This is part of a series of Session Notes from grantees who have received Professional Development grants from the Office of Commonwealth Libraries. Each grantee will share their professional development experience and include tips and other resources from the workshop or class. Grantees had their choice of an article for the Compendium, a webinar or a podcast. This project was made possible by the Institute of Museum and Library Services.
By Brianna Crum,
District Consultant Librarian,
Dauphin County Library System
This past June, I had the fortunate opportunity to attend the annual American Library Association (ALA) Conference in Chicago, IL. The conference was attended by over 20,000 librarians, library workers, and library supporters from across the world. Overall, it was a very informative conference, with many opportunities to learn about new library trends, new developments in providing library services, and how libraries can be more impactful in the communities we serve.
One of the focuses of my attending the conference was to learn how to better community partnerships between libraries and other organizations. The need for libraries to work towards establishing effective and worthwhile partnerships with other organizations is one that cannot be ignored, and a result of these partnerships can be a strengthened and renewed spirit of the community. Our local communities are facing complex social issues, including but not limited to education, poverty, health and safety.
One of the sessions I attended Saturday morning was Communities in Need, Let’s Work Together: Collective Impact as a Model of Collaboration. The presenters of this session included Annette Mattei, Project Coordinator of the Paschalville Partnership, Karisa Tashjian, Director of Education of the Providence Public Library, and Tim Carrigan from the Institute of Museum and Library Services (IMLS).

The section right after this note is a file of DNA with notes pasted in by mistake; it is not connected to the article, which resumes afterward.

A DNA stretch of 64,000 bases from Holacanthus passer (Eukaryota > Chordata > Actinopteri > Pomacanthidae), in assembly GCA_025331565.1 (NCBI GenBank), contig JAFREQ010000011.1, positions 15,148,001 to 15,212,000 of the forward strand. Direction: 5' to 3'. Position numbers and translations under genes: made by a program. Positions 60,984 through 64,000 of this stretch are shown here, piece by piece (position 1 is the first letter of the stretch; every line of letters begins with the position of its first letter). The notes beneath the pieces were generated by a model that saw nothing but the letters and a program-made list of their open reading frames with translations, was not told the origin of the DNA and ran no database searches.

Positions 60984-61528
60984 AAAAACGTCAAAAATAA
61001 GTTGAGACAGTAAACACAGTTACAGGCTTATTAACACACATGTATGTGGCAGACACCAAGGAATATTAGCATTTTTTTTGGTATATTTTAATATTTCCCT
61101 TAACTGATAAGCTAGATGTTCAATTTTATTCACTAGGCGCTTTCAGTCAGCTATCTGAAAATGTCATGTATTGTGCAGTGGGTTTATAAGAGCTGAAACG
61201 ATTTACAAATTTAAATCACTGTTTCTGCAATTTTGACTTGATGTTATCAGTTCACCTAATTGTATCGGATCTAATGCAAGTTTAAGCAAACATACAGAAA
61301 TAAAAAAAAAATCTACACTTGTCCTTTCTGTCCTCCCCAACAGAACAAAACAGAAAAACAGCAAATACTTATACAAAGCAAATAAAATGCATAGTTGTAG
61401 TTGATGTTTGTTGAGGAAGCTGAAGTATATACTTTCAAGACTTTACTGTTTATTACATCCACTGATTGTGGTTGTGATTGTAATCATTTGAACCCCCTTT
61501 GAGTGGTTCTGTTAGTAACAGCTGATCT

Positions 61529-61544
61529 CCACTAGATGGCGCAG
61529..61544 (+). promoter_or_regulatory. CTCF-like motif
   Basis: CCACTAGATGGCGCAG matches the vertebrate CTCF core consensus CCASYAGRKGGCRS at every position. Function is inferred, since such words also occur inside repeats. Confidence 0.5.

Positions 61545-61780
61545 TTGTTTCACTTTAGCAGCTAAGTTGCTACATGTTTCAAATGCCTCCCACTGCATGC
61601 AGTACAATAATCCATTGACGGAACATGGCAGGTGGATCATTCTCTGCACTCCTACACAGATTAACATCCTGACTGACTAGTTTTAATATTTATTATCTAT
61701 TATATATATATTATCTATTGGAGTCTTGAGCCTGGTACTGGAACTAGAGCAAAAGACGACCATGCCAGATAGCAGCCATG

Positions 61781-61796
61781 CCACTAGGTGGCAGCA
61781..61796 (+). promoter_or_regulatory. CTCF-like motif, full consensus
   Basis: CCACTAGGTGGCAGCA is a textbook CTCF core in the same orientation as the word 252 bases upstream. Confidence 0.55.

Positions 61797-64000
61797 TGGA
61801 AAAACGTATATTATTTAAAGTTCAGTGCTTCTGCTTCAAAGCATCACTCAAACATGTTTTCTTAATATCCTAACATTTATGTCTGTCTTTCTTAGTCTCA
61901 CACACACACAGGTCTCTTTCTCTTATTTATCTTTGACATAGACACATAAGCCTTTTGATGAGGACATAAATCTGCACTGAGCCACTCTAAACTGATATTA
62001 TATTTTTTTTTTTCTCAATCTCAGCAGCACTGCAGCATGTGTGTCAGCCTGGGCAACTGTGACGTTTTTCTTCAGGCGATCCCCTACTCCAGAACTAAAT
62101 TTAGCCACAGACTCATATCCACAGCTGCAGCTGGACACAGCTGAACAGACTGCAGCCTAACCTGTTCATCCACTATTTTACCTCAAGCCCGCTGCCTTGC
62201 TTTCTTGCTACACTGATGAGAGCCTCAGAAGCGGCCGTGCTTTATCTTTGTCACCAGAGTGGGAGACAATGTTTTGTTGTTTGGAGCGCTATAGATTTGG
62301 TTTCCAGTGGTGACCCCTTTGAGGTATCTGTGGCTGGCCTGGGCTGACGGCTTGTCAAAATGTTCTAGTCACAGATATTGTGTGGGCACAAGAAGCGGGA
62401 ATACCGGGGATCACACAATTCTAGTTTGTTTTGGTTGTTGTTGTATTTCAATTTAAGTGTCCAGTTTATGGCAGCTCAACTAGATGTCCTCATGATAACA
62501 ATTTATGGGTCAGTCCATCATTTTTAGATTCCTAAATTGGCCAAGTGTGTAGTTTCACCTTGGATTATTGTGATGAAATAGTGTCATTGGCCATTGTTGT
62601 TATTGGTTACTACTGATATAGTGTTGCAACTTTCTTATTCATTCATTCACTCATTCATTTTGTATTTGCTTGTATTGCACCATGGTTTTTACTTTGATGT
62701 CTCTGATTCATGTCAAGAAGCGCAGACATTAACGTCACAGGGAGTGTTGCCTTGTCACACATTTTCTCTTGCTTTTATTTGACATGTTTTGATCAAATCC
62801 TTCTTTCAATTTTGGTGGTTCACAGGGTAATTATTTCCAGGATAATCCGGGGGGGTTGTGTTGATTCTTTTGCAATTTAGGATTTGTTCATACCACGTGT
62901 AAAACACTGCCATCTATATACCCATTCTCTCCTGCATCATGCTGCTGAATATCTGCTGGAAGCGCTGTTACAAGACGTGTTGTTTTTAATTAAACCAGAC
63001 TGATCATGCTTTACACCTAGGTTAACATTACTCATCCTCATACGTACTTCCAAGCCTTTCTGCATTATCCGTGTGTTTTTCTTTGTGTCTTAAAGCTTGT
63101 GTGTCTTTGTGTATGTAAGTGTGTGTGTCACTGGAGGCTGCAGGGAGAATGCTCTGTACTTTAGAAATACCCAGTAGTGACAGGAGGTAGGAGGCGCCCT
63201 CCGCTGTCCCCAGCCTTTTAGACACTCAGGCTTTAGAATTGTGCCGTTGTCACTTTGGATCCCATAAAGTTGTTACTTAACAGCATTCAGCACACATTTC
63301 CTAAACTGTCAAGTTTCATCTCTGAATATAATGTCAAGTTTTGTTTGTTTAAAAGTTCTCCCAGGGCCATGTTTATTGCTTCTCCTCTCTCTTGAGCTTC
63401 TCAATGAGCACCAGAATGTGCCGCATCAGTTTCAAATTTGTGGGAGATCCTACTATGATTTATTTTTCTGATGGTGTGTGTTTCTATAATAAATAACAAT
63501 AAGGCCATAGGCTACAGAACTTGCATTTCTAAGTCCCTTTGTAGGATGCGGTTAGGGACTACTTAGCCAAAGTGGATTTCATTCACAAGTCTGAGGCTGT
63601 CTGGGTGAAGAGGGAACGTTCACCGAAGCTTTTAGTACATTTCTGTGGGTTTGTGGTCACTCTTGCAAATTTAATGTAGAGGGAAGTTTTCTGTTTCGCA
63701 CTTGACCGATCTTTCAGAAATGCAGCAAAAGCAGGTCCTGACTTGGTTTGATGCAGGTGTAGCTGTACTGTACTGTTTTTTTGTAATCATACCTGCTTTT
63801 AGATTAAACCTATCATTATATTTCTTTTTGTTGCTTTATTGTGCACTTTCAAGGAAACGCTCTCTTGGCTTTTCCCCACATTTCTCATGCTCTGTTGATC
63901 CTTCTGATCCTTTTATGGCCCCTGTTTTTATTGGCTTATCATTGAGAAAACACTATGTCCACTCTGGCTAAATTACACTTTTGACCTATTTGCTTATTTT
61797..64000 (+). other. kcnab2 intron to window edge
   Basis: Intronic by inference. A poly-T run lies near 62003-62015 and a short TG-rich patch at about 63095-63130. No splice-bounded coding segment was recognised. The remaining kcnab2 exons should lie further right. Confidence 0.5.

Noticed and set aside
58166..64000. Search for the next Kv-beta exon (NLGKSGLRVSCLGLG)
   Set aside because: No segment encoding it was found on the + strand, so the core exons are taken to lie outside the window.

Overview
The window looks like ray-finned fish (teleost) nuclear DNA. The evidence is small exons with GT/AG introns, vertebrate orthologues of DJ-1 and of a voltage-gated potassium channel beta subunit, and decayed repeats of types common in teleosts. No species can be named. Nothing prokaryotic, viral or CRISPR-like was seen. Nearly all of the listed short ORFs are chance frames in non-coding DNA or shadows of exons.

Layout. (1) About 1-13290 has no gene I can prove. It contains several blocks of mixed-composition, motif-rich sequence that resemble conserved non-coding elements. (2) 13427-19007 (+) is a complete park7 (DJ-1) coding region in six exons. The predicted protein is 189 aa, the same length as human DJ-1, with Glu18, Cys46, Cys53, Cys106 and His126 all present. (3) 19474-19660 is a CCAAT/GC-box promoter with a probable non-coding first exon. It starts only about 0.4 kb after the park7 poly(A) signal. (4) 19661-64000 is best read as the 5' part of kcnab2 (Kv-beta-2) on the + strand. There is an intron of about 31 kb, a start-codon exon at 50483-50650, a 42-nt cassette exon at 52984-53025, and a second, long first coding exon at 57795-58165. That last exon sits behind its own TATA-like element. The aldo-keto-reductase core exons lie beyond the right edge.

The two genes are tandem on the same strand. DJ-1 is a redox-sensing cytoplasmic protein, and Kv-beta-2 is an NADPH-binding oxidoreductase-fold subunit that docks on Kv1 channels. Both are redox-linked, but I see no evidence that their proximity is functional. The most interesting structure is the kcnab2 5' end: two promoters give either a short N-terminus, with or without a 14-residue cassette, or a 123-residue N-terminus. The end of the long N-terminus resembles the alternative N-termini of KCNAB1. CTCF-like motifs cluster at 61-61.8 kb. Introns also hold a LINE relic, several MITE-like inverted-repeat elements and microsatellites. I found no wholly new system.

This session was a panel discussion on the principles and components of the collective impact model, which focuses on a common agenda and collaboration among organizations from different sectors in combined effort against issues faced in their local communities. The session had the following learning objectives:
- To cover the principles and components of collective impact, which is identified by the ALA’s Center for the Future of Libraries as a trend relevant to libraries and librarians,
- To learn how libraries are increasingly involved in collective impact, with a focus on the Free Library of Philadelphia and Providence Public Library as timely examples of how these organizations are spearheading initiatives in their communities, and
- To learn about the unique attributes that libraries can bring to collective impact initiatives and some practical tips for launching an initiative.
The panelists defined collective impact as “a systematic approach to social impact that focuses on the relationship between organizations and their progress toward shared objectives” (Stanford Social Innovation Review, Winter 2011). They explained that there are five conditions of cooperative success that must be met for collective impact to be effective: